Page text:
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In Python 2.x, all new-style classes inherit from object implicitly or explicitly. Then look at this:

>>> class M(type):
...     pass
>>> class A:
...     __metaclass__ = M
>>> class B:
...     pass
>>> a = A()
>>> b = B()
>>> type(A)
<class '__main__.M'>
>>> type(a)
<class '__main__.A'>

Does this mean A is a new-style class? But A doesn't inherit from object anyway, right?

>>> type(B)
<class 'classobj'>
>>> type(b)
<type 'instance'>

OK, B is a classic class, isn't it?

>>> isinstance(A, object)
>>> isinstance(B, object)

why are instances of both A and B instances of object?

If B is an instance of object, then type(B) wouldn't be classobj, right?

share|improve this question
Anything is an object! – orlp May 8 '12 at 8:05
You shouldn't have put the __slots__ thing in this question. It's another question entirely. – Chris Morgan May 8 '12 at 8:58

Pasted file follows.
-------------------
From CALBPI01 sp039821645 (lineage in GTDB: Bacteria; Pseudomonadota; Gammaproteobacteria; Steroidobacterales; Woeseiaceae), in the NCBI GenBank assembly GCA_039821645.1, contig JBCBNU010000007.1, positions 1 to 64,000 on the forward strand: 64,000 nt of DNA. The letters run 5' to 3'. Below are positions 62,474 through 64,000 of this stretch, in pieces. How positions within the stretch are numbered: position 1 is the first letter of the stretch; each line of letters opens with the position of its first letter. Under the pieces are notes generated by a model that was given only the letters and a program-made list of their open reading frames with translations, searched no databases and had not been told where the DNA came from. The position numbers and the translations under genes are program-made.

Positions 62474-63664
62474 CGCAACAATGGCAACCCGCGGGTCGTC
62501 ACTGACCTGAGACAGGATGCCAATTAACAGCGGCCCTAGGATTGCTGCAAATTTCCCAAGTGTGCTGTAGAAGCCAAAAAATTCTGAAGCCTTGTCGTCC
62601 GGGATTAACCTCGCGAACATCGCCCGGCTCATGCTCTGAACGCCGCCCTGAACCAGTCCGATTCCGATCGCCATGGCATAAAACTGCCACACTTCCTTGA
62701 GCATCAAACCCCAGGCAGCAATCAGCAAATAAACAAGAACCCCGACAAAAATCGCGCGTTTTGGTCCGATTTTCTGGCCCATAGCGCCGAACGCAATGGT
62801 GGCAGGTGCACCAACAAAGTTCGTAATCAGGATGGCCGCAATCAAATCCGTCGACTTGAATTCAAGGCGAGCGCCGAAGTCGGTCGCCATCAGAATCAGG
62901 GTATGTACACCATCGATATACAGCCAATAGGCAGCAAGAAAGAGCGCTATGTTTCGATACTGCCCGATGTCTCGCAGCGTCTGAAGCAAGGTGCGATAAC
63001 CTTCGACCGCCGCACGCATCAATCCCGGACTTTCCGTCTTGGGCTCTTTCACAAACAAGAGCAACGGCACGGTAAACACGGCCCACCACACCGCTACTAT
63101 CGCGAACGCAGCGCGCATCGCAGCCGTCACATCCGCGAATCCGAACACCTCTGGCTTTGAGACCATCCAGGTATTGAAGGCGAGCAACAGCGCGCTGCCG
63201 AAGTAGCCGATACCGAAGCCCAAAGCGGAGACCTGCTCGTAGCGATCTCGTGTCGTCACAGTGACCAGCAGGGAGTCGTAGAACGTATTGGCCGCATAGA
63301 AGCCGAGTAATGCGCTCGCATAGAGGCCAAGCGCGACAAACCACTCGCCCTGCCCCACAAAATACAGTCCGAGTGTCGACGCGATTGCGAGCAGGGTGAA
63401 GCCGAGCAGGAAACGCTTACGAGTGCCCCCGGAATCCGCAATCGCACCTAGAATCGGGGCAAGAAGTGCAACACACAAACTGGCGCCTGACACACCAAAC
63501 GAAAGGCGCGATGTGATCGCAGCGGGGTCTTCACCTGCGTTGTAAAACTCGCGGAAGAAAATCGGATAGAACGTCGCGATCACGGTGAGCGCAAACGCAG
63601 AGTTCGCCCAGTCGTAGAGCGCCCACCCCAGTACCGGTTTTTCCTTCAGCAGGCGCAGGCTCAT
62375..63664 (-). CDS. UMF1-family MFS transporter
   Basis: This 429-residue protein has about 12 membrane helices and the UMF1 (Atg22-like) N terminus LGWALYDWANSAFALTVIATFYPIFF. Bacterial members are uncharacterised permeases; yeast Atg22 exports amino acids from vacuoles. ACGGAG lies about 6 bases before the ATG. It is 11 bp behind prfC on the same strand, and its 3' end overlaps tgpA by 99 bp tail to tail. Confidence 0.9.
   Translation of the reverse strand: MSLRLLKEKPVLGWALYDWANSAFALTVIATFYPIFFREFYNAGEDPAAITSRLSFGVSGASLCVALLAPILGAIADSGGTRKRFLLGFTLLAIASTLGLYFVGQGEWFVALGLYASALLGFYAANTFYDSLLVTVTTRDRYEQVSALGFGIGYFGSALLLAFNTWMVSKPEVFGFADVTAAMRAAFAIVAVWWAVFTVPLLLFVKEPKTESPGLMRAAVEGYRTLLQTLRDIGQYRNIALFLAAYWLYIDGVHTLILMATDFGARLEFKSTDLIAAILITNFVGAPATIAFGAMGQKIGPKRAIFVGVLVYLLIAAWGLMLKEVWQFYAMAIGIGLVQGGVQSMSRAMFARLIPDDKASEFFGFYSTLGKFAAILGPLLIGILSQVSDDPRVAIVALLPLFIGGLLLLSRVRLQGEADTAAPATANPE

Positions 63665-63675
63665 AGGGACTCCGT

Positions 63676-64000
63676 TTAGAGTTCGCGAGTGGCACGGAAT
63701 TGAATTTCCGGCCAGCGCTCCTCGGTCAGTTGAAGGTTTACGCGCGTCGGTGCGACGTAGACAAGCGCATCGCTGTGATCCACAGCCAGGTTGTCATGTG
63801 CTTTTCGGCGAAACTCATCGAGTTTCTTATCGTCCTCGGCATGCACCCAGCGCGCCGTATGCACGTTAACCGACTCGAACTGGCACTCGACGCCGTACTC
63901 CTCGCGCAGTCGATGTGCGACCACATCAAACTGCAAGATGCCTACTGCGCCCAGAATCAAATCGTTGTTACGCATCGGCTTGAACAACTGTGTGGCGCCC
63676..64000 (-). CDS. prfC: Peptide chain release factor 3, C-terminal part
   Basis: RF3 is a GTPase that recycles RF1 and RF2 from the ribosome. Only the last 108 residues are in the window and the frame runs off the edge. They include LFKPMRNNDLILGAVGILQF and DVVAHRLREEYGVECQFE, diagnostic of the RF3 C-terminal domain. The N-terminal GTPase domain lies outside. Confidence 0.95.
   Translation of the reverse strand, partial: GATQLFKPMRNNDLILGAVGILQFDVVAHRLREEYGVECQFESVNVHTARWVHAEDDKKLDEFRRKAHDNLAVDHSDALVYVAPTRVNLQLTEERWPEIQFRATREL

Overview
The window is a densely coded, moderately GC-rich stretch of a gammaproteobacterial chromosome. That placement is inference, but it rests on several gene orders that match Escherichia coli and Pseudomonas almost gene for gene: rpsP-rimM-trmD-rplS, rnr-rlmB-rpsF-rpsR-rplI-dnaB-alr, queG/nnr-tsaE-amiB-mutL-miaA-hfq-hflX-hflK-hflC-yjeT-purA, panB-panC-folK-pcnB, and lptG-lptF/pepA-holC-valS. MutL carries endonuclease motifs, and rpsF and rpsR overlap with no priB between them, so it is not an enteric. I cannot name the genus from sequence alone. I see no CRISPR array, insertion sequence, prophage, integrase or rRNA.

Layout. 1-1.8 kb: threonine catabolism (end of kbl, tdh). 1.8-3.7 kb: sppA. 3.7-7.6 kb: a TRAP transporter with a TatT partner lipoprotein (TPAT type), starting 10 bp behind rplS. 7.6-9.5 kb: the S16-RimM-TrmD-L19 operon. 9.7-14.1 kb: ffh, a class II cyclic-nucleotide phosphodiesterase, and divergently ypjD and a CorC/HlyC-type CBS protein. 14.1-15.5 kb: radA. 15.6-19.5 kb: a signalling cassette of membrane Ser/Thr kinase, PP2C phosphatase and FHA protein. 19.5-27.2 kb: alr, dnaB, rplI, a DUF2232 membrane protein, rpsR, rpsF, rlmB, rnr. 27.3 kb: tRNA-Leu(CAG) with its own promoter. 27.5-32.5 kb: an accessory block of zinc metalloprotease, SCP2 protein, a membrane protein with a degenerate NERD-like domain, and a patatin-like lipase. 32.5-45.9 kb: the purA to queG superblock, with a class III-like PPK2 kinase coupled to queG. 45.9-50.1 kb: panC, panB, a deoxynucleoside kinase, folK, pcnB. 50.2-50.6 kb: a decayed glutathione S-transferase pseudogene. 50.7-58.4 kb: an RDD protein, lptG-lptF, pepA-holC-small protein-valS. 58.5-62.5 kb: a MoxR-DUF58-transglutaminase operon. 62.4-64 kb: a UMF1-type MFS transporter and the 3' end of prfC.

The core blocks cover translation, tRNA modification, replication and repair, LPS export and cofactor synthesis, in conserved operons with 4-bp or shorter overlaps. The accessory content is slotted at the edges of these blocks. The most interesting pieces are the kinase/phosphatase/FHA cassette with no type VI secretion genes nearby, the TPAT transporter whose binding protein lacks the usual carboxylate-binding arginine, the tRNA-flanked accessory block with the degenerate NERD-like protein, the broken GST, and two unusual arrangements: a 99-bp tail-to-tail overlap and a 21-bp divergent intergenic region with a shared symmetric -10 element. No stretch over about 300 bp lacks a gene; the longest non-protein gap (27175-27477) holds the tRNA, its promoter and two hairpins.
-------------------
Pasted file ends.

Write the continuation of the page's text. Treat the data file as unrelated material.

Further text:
@ChrisMorgan, yes, I just realized that. – Alcott May 8 '12 at 9:14
A is a new style class, since 'new-style classes are constructed using type()' and you have set it's metaclass to type. Old-style classes use types.ClassType – jamylak May 8 '12 at 11:36
__metaclass__ is used in every class. Every class has a metaclass which constructs it. – jamylak May 8 '12 at 13:28

About metaclasses you may read here: Generally metaclasses are intended to work with new style classes. When you write:

class M(type):

and you use:

class C:
    __metaclass__ = M

you will create a new style object because the way M is defined (default implementation uses type to create a new-style class). You could always implement you own metaclass that would create old-style classes using types.ClassType.

share|improve this answer

About slots you may read here, a fragment:

By default, instances of both old and new-style classes have a dictionary for attribute storage.

For new-style classes you may add __slots__, then the per-object dictionary will not be created.

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